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'The IMF can't deal with a financial crisis'

Q&A/ Bimal Jalan

Sunil Jain & Siddharth Zarabi  |  New Delhi 

Bimal Jalan took over as RBI Governor just a few months into the Asian crisis. A decade later, he reflects on the lessons the world has learnt and argues that he would probably have taken similar actions even today, given that, as he says, a financial crisis can bring a country down to its knees within a very short period.

Importantly, Jalan says institutions like the IMF are not built to deal with such crises. Excerpts from a conversation with Sunil Jain and Siddharth Zarabi:

How is a financial crisis different from other crises?

There are two or three very interesting things about a crisis in the financial system as compared to the old notion of balance of payments crisis or other kinds of economic crises.

In a financial system the real crisis occurs within a very short period "" before you know it, you are gone. You don't realise it and do not get enough time to prepare. All other crises take time to pan out. The key thing that I want to emphasise about a financial system crisis as was witnessed in east Asia is the short time duration in which it happens.

It started with the Thai baht being devalued on July 2, 1997...

And within a very short period it was over. The second point, which is also important, is the contagion effect. This is not just related to east Asia but elsewhere also "" Mexico and Argentina, for instance. Unlike the real economy, where you have separate segments, the financial system is highly interconnected.

What happens to the dollar vis-à-vis the euro affects us not because of anything that India has done. Exchange rates affect interest rates, bond market, banking sector... The east Asian crisis may have occurred in Thailand or Indonesia or Hong Kong, but when it happens, when people are pulling out of countries, it affects all financial systems.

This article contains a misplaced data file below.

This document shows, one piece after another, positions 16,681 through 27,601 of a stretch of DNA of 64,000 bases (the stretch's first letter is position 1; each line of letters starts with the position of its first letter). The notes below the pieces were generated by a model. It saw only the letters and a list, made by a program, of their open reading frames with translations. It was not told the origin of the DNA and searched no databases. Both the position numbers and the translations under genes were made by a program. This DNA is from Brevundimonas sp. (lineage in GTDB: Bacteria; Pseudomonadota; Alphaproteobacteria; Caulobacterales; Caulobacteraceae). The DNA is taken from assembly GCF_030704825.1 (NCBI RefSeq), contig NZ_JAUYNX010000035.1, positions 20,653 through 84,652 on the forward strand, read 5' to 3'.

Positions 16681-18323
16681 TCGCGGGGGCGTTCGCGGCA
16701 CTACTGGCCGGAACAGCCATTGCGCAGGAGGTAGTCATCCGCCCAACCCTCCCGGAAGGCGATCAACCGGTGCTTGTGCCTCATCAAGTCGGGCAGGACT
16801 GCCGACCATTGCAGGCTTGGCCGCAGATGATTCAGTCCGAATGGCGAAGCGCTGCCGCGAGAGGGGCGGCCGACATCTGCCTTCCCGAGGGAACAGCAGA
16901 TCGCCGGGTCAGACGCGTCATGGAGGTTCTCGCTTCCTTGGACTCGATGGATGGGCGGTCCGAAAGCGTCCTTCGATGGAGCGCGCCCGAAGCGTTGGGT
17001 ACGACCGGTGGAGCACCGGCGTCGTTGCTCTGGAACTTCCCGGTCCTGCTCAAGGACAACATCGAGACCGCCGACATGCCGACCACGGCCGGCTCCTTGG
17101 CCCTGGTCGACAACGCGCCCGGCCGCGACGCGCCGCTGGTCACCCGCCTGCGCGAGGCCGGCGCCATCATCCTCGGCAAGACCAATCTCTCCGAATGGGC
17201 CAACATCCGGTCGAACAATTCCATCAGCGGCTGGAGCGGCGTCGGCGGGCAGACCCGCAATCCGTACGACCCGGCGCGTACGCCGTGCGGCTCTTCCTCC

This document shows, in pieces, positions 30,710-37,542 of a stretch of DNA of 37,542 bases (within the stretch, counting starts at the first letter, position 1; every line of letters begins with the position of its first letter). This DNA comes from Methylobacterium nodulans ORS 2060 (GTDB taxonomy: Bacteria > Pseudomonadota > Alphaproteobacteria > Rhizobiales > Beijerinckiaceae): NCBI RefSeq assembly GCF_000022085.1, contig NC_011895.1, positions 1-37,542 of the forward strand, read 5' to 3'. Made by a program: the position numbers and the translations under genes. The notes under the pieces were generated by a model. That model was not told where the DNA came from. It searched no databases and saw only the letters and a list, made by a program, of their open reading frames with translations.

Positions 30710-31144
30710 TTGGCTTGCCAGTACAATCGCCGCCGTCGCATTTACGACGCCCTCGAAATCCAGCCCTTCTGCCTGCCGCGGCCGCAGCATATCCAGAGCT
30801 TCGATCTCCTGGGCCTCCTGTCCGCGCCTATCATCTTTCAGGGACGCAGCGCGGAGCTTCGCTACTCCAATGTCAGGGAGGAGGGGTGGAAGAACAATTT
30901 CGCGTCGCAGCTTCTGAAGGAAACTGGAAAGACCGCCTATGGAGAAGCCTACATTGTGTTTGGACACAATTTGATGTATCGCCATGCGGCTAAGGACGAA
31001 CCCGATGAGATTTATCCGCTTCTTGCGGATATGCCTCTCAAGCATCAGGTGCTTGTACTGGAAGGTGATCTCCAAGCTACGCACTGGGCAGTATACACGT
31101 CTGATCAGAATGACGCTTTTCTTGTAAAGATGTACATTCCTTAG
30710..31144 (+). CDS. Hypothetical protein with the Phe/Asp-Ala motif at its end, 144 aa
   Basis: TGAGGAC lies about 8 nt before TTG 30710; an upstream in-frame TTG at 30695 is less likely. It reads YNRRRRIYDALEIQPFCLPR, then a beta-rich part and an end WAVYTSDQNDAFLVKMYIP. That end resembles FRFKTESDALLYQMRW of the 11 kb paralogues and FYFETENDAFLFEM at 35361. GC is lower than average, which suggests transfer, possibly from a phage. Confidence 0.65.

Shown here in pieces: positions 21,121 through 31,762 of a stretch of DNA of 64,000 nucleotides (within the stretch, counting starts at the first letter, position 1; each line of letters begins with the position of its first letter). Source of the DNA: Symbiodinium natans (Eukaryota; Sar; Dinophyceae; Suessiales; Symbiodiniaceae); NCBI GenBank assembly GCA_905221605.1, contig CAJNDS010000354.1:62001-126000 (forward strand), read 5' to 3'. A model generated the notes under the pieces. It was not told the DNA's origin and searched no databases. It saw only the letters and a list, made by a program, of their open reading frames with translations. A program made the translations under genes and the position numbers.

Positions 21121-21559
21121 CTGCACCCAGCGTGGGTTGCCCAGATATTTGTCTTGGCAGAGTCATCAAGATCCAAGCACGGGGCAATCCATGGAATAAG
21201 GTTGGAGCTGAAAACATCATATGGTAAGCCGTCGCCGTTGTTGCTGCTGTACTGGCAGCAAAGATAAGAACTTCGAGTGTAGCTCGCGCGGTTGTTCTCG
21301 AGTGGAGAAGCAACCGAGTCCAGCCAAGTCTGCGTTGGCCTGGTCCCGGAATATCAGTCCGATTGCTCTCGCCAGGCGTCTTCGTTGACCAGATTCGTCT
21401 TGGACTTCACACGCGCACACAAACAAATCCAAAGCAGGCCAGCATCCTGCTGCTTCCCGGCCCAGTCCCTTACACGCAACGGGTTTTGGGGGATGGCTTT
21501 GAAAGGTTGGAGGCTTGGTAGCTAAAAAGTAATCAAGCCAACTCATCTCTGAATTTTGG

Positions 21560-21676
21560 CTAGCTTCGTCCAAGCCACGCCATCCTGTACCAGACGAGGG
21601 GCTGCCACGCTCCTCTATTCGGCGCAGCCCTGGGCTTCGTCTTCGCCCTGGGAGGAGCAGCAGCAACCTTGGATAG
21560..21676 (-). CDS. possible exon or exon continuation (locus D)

The third thing, unfortunately for policymakers, is that the crisis may already be there before they know it!

What is the big lesson that should have been learnt?

That eternal vigilance is the price that you have to pay for prosperity and stability. Central banks have to be eternally vigilant, but that should not mean intervention or control. The second lesson is that central banks have to hold large amounts of reserves "" all of us concentrate on a 25 basis point change in interest rates, but forex market changes are much larger.

But when everyone bets against a currency, no amount of reserves help.

That is correct, but high reserves increase the central bank's credibility as far as intervention is concerned. The world has learnt that intervention by central banks may be necessary under certain conditions even if you believe in fully flexible exchange rates. The IMF has changed its position on capital account convertibility after the east Asian crisis "" it is now closer to the Indian view.

You came in four months after the crisis. How did you deal with it?

It was our first experience of this kind of a problem in the wake of the Asian crisis. There was a decision to relax the informal band on the rupee and this gave us the flexibility to take a view on exchange rate intervention in light of the market conditions. It also helped that our reserves were not too low.

And that the economy was quite closed, the FII position was relatively smaller...